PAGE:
Using XrmToolBox to build in-app notifications for model-driven apps

3rd January 2023

I’m going to show you how you can build in-app notifications for your model-driven apps without needing to know or write any code using XrmToolBox!

Enabling in-app notifications for your chosen app

You’re going to need to have XrmToolBox installed prior to being able to do this with the In-App Notification Builder tool also installed within XrmToolBox.

Once you’ve connected to your environment and you’ve opened the tool, we’ll be able to do a few things. First you can select the app you’re intending to work with using the dropdown next to ‘App’ at the top of the page.

Graphical User Interface. Screenshot of XRM Tool Box In-app notification builder

We can now see that for the app I’ve selected there is a red circle with a square in it next to ‘notification status’ showing me that I haven’t enabled in-app notifications for this app yet. By clicking that red button you’ll be able to enable in-app notifications for the app you wish to enable them for. Now we can get to work building nice looking in-app notifications that we can use for the apps we’ve just enabled the functionality for 🙂

Building our notification – Design & Body

Now for the fun easy part! We can now start to build a notification that we can then use in our model-driven app! Starting with the top part of the form which is the ‘data’ part, there’s a number of things we can change here for the information on our card before we get to any buttons/actions we want to add. We can give our card a title to start with and then add some body text which will appear under the title. You can even add hyperlinked text into the body and add images if you wish.

Then you can set the toast type which determines whether the notification will pop up when it’s notified or whether it will simply remain hidden in the notifications pane for the next time a user clicks the notification bell.

Then we can determine when the notification will expire itself without us clicking the ‘X’ on it. Finally, you can choose the icon you wish to add to your notification card.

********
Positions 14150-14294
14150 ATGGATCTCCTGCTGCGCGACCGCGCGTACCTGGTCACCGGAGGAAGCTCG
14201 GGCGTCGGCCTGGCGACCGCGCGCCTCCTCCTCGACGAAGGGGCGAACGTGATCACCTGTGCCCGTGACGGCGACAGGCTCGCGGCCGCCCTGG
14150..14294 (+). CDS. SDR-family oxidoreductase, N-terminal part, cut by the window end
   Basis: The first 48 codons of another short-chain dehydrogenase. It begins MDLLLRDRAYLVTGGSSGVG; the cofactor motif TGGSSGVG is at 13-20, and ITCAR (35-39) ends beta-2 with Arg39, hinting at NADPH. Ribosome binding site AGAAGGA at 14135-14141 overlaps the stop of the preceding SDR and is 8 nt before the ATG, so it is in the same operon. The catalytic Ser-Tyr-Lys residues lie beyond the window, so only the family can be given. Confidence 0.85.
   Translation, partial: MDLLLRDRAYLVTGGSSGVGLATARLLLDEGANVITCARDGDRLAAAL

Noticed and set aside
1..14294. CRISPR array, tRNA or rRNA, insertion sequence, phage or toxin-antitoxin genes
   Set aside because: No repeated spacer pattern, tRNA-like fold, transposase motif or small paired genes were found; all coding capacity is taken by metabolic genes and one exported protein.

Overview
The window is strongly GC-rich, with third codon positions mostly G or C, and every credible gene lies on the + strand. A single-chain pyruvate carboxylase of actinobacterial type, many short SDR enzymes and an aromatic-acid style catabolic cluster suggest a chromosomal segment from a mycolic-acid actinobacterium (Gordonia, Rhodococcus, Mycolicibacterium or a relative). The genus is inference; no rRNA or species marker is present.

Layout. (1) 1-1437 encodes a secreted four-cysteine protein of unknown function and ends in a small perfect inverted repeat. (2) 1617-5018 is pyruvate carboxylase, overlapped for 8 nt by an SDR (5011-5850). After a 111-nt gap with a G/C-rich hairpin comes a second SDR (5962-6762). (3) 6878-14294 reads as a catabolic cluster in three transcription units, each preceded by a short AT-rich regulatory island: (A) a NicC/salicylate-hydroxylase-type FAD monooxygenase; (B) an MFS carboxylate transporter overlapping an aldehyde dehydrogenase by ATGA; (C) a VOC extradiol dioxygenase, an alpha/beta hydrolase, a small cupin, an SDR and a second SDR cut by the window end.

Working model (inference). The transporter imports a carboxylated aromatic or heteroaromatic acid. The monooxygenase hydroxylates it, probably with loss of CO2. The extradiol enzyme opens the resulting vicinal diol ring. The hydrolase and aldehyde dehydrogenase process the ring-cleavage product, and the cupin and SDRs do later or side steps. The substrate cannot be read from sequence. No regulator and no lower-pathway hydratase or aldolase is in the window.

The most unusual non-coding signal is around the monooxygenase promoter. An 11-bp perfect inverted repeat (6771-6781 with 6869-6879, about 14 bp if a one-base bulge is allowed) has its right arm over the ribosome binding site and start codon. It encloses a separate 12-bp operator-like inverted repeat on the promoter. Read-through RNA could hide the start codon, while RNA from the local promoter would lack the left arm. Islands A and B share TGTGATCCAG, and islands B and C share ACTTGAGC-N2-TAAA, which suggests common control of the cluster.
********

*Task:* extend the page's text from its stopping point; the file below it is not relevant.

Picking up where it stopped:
No icon for your design?

If you can’t pick an icon which matches the design you want to achieve, don’t worry! You can upload a web resource into Dataverse with an icon you prefer, then you can choose the icon here! Simply ensure it’s uploaded and published in your environment, then set the icon dropdown to ‘custom’ and set the image to the web resource you wish to use!

Adding actions

To add actions simply click ‘add’ under actions further down the screen. Then you can use the dialogue to build out an action you wish to add into your notification. If you’re using things like a button to open a record, and you’re wondering how on earth your app will know which record you want the button to point to… fear not! We’re going to export the code for this and pop it into a step in a Power Automate flow where we’ll replace the hard coded record GUID with some dynamic content that makes more sense.

Building our flow

The next thing we need to do is build the flow that will create the notification in our model-driven app. Effectively to make a notification appear in a model-driven app we have to create a record in the Notifications table in dataverse. Before going to your flow, click the dropdown next to ‘get code’ in XrmToolBox and click Power Automate. This will produce a dialogue window with all of the content we’ll need to paste into our cloud flow step to create our notification record.

In your cloud flow add an action ‘add a new row’. Then choose the notifications table. Copy all of the content from XrmToolBox into your flow step.

Now, you’re probably going to want to add some context to your notification. To do so simply use dynamic content from a previous flow step such as get a row by ID to populate your create a notification step with the various contextual values. For example, you’ll probably want to add some details about the account created (in my example) by using the name of the account etc. In my example here my card has an action to open the record I’m referencing. To point to the right record, you’ll need to replace the record GUID which is the guid after “&id=” with dynamic content for an actual record.

Then simply run your flow and watch the magic happen in your model driven app!

I hope you found this post helpful. If you have any questions on this topic, let me know in the comments below 🙂

Posted in Power Apps, Power Automate

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